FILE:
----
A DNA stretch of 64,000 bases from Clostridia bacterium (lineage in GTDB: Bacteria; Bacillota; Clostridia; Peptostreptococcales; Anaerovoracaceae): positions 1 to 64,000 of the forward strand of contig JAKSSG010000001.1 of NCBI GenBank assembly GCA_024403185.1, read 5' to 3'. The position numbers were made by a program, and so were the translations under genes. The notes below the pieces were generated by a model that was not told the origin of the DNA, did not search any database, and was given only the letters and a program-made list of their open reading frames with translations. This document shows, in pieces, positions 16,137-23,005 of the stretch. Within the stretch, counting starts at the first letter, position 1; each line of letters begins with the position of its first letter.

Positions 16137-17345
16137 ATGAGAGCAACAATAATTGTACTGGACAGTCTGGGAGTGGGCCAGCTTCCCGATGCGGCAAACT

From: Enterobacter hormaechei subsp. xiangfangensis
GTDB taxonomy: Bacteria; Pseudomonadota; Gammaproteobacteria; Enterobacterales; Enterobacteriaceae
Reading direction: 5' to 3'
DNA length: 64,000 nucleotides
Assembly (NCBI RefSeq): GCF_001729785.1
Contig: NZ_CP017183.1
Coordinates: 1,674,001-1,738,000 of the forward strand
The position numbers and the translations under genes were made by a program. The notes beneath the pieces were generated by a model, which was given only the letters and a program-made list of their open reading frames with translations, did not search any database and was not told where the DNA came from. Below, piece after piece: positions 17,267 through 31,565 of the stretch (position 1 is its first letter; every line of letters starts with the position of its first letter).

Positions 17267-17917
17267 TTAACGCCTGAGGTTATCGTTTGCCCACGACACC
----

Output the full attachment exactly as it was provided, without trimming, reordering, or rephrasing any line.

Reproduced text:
A DNA stretch of 64,000 bases from Clostridia bacterium (lineage in GTDB: Bacteria; Bacillota; Clostridia; Peptostreptococcales; Anaerovoracaceae): positions 1 to 64,000 of the forward strand of contig JAKSSG010000001.1 of NCBI GenBank assembly GCA_024403185.1, read 5' to 3'. The position numbers were made by a program, and so were the translations under genes. The notes below the pieces were generated by a model that was not told the origin of the DNA, did not search any database, and was given only the letters and a program-made list of their open reading frames with translations. This document shows, in pieces, positions 16,137-23,005 of the stretch. Within the stretch, counting starts at the first letter, position 1; each line of letters begins with the position of its first letter.

Positions 16137-17345
16137 ATGAGAGCAACAATAATTGTACTGGACAGTCTGGGAGTGGGCCAGCTTCCCGATGCGGCAAACT

From: Enterobacter hormaechei subsp. xiangfangensis
GTDB taxonomy: Bacteria; Pseudomonadota; Gammaproteobacteria; Enterobacterales; Enterobacteriaceae
Reading direction: 5' to 3'
DNA length: 64,000 nucleotides
Assembly (NCBI RefSeq): GCF_001729785.1
Contig: NZ_CP017183.1
Coordinates: 1,674,001-1,738,000 of the forward strand
The position numbers and the translations under genes were made by a program. The notes beneath the pieces were generated by a model, which was given only the letters and a program-made list of their open reading frames with translations, did not search any database and was not told where the DNA came from. Below, piece after piece: positions 17,267 through 31,565 of the stretch (position 1 is its first letter; every line of letters starts with the position of its first letter).

Positions 17267-17917
17267 TTAACGCCTGAGGTTATCGTTTGCCCACGACACC